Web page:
Debbie had spent several years preparing for what God had called her to, teaching in a Christian international school where she could reach nationals and help other third culture kids (TCKs) like herself. However, she was disappointed by what actually happened.
Her principal was very difficult. Although she was new at the school and new to the culture, she had been given most of the problem students as well as a poor schedule. At first she thought it was just her, but she soon found out that other staff found the principal difficult as well. The principal freely gave criticisms but seldom gave compliments. Usually, when there was a disagreement with parents, the principal failed to support the teacher, even when it was obvious that the parents were wrong.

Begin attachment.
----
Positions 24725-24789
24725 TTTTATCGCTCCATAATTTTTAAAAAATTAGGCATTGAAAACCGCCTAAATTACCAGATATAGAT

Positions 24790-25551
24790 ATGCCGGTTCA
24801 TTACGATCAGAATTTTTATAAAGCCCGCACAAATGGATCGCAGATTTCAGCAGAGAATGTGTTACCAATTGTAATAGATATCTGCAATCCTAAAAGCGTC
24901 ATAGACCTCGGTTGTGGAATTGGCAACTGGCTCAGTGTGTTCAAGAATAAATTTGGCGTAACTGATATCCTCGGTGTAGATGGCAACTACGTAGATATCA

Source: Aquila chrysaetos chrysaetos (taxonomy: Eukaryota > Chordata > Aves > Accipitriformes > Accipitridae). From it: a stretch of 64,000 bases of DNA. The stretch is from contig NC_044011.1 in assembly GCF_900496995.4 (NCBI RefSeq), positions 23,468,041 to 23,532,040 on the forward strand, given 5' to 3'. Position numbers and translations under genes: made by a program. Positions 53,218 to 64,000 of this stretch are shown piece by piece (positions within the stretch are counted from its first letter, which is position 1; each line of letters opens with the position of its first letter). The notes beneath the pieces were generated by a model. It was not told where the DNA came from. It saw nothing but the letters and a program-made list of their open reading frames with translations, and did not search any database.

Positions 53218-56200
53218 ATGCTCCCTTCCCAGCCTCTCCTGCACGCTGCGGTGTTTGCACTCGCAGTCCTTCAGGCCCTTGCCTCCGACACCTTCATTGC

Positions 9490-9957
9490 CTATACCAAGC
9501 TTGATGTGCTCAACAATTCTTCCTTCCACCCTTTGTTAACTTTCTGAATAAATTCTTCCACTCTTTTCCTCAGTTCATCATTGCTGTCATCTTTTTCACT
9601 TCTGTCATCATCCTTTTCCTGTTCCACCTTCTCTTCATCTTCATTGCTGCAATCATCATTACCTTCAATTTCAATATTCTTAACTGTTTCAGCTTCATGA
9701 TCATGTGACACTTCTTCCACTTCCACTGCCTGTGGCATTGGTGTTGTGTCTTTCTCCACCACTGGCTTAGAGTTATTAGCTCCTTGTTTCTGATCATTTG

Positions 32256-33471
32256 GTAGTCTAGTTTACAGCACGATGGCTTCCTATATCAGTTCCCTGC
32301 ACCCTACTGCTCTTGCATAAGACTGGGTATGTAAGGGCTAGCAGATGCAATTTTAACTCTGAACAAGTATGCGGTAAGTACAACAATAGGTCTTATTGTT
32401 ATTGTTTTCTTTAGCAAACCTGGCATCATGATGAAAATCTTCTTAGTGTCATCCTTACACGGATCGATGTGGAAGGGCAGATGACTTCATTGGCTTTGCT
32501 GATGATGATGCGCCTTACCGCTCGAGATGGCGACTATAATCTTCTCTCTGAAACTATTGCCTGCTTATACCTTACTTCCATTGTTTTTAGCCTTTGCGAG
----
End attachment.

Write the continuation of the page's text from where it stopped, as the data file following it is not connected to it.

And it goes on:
By the end of the first month of teaching Debbie was so discouraged that she began seriously considering giving up and going home, or at least not retuning next year. How could it be that such poor leadership was here where God’s work was so vital? What could be done about it?
Who are the difficult leaders?
A poor leader can be anyone who has authority over missionaries. Here are a few examples.
- Principals who supervise teachers and other staff at mission schools.
- Field directors who direct the activities of missionaries over a whole country.
- In the passport country department heads who make decisions that influence the lives of missionaries around the world.
- National church leaders who have authority over the activities of expatriate missionaries.